- The federal government (FG) of Nigeria has directed several ministries to conclude the engagement with Siemens to commence the pre-engineering and concessionary financing aspects of the Presidential Power Initiative (PPI).
President Muhammadu Buhari has informed on the commencement of the next phase of the deal with Siemens to upgrade the nation’s dilapidated power infrastructure.
The presidency instructed the Ministry of Power, the Ministry of Finance, Budget and National Planning, as well as the Bureau of Public Enterprise, to speed up the process with the German engineering firm.
“Our goal is simply to deliver electricity to Nigerian businesses and homes. Our intention is to ensure that our cooperation is structured under a government-to-government framework. No middlemen will be involved so that we can achieve value for money for Nigerians,” Buhari said.
Siemens deal to modernise Nigeria grid
An agreement had been signed in July 2019 to rehabilitate and then expand the country’s electricity grid, which experiences regular power outages.
Nigeria has more than 13,000MW of installed electricity generation capacity but only 7,500MW is available and less than 4,000MW is dispatched to the grid each day.
The partnership with Siemens will modernise the existing network before enlarging it until the country can produce and distribute 25,000MW.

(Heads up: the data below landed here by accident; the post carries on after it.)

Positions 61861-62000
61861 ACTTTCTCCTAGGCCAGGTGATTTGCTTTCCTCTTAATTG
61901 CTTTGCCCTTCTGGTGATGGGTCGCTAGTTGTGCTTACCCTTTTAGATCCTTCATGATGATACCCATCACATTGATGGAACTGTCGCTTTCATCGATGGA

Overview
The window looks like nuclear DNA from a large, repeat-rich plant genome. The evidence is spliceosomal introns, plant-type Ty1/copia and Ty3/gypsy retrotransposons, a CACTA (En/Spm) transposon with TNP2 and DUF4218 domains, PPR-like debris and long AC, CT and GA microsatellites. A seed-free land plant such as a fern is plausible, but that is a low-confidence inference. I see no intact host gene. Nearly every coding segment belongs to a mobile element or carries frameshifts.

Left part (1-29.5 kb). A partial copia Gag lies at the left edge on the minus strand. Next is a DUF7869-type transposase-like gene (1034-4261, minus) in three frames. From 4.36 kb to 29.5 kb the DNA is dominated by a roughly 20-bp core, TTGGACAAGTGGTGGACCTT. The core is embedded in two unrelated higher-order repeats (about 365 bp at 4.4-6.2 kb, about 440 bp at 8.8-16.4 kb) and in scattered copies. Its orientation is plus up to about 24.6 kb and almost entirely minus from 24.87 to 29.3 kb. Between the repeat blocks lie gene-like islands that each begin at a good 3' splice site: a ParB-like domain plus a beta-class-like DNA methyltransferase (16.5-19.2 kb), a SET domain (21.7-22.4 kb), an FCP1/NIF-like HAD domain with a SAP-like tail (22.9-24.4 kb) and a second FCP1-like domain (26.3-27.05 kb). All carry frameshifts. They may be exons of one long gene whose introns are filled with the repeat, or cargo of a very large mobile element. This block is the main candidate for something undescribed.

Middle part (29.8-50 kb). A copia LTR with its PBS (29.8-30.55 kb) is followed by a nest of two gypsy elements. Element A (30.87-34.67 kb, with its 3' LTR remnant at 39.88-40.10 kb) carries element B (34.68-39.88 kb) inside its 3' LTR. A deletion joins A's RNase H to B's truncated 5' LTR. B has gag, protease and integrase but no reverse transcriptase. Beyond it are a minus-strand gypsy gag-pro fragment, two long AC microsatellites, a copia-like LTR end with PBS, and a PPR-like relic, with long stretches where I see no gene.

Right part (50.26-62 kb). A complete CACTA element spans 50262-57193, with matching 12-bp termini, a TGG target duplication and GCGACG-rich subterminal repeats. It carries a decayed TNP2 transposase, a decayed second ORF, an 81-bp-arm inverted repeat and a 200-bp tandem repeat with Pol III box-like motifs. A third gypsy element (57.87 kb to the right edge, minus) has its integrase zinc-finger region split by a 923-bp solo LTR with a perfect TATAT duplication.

The project will be financed by concessionary loans covered by Euler Hermes Group SAS, a large provider of credit insurance, the statement said.
The government will “on-lend” the funding to the shareholders of Nigeria’s power distribution companies and Siemens will have sole responsibility for selecting its contractors, the Presidency stated.
According to the government, all discos have, directly, and through BPE, been diligently carried along over the last 15 months to understand in detail the challenges in the electricity systems, adding that the president has approved the release of funding for the first part of phase 1 of PPI to kick-off the pre-engineering and concession financing workstreams.
The president noted that to ensure fairness and transparency of the intervention, he has also directed that the International Finance Corporation (IFC) should be engaged to assist in developing the commercial structure of the intervention, as well as in undertaking an independent company valuation of the discos
Author: Nicolette Pombo-van Zyl
This article was originally published on ESI Africa and is republished with permission with minor editorial changes.